Most lawyers are honest and their bills reflect what was actually done. However, a law firm's billing methodology can artificially increase the legal bill (i.e. bill padding) even though the law firm's intent may not have been to overstate the amount of time required for the work performed.
California'sArbitration Advisory 03-01 “Detecting Attorney Bill Padding” (January 29, 2003) gives some guidance and advise on what patterns in the work descriptions indicate there may be bill padding.
Specifically, the Advisory states these patterns contribute to unreasonable legal fees:
1.Formula billing: Every single piece of paper gets a time entry as it wends its way past the timekeeper to its destination. It does not take more than a few seconds to read most routine correspondence. If the timekeeper reads a group of documents in a minute or two and then records a minimum time for each document, this may ultimately increase the time by several hours. Look for multiple timekeepers reading the same documents.
2.High minimum increments: The standard minimum is 1/10th of an hour or 6 minutes. If a higher minimum is used, such as .25 or .5, this probably increases the time by 15%to 25%. Some courts have criticized the use of a .25 or 1/4 hour minimum as being too high.
3.Time estimates: If the bills show hours in even numbers such as 8.0, 9.0, or 10.0, these are probably estimates rather than actual time spent and should be investigated.
4.Block billing: If one amount of time is shown for working on more than one discrete task, this is called “block billing” or “lumping” time. This is almost never allowed by federal courts. The practice hides accountability and may increase time by 10% to 30%. The larger the “block”, the more care should be exercised.
5.Standardized work descriptions: If one sees the exact same phrases used again and again in the bills, it is likely that some routine has set in and this allows some “down time” to findit way into the bills. An entry such as “review documents produced by opposition, 7.5 hours” is typical.
6. Lack of detail: “Research issues”, “attention to file”, “discovery”,“prepare for trial”, and similar statements are not specific enough to let the reader know what was done.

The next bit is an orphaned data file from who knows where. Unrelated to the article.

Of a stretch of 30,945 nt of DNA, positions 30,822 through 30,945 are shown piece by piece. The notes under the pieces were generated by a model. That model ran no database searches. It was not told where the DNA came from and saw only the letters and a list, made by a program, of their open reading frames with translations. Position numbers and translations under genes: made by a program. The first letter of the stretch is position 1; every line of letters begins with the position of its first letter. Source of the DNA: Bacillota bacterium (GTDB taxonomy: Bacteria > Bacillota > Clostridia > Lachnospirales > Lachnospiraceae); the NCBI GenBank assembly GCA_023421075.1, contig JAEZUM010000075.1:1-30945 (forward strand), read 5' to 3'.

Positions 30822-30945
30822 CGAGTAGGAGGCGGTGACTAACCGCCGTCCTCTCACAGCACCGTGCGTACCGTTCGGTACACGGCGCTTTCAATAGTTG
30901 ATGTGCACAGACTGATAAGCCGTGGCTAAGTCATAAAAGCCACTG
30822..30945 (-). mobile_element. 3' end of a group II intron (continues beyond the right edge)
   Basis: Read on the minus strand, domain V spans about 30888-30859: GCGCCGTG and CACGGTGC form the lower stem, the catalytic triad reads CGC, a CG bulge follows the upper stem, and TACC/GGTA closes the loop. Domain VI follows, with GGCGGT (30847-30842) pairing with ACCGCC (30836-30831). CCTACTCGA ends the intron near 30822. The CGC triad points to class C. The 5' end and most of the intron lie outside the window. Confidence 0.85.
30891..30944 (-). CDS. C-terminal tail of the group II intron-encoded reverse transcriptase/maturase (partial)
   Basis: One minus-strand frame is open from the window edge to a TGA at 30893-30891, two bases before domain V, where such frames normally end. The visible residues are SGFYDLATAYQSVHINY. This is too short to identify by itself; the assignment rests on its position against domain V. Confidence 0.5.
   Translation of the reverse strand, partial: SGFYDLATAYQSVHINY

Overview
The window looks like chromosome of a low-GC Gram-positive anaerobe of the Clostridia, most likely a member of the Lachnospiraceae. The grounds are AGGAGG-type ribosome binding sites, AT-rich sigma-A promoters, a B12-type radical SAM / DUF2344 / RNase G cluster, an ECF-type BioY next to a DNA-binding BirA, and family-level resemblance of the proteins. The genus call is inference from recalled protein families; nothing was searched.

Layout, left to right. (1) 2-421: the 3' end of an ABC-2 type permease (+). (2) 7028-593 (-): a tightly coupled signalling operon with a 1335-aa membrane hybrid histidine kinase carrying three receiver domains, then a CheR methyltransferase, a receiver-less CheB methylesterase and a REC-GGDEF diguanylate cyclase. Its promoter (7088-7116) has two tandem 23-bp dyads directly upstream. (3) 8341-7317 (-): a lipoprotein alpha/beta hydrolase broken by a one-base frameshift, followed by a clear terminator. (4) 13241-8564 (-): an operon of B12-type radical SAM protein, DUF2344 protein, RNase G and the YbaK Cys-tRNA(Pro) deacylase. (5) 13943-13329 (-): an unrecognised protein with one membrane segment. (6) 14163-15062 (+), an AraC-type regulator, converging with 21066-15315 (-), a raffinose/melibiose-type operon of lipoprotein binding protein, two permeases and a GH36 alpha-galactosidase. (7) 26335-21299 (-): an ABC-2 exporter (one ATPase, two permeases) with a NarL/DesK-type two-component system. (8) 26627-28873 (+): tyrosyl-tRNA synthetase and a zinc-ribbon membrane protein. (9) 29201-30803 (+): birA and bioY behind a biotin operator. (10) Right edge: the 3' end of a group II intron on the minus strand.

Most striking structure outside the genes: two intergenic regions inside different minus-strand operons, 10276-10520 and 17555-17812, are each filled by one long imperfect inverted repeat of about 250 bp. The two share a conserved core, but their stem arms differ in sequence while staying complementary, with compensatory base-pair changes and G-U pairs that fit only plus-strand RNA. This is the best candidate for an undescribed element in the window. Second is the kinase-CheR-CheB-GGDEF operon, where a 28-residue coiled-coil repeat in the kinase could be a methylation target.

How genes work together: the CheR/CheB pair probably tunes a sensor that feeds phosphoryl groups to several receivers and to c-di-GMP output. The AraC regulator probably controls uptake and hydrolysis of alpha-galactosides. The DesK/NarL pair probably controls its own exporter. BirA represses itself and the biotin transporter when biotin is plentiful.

7. Wrong times: Sometimes a client knows that certain things took less time than was billed such as the meeting in Example 1, above. Perhaps other meetings were for known times or can be checked. Deposition transcripts usually have start and end times and can be checked against billing invoices.
While these guidelines are merely advisory, it should be noted that many courts throughout the nation have cited it as justification for reducing legal fees. For instance,APPLE, INC. v. Samsung Electronics Co., Dist. Court, ND California 2012, relying on the Advisory Opinion, the court ruled:
Because it cannot evaluate the reasonableness of the hours,and in light of the evidence that block-billing inflates hours by between 10%and 30%, the court trims 20% from the block-billed hours in Samsung's request.
InPayan v.NASH FINCH COMPANY, Colo: Court of Appeals, 7th Div. 2012, the court ruled:
Citing a California study that found block billing resulted in a 10% to 30% increase in time shown in billing statements, the trial court followed the Ninth Circuit's approach, and concluded that a 20% downward adjustment for block billing was acceptable. See Welch, 480 F.3d at 948 (discussing StateBar of California Committee on Mandatory Fee Arbitration, Arbitration Advisory03-01 (2003)). We see no reason to disagree with the trial court's conclusion in this regard.
And, in DEOCAMPO v. Potts,Dist. Court, ED California 2014, the court said:
Additionally, "block billing hides accountability and may increase time by 10% to 30% by lumping together tasks." Yeager v.Bowlin, Civ. No. 2:08-102 WBS JFM, 2010 WL 1689225, at *1 (E.D. Cal. Apr. 26,2010), aff'd, 495 Fed. App'x 780 (9th Cir. 2012) (citing The State Bar of California Committee on Mandatory Fee Arbitration, Arbitration Advisory 03-01 (2003))(internal quotation marks omitted). This court has therefore concluded that"the usage of block billing is fundamentally inconsistent with the lodestar method."
Should you find some or all of these billing patterns in your legal bills, you may want to consider bringing in an outside auditor to quantify the financial effect of these practices as well as other issues that may have been unreasonable such as overstaffing, inappropriate staffing, duplication in efforts, unnecessary or inappropriate work and unreasonable mark-up on disbursements.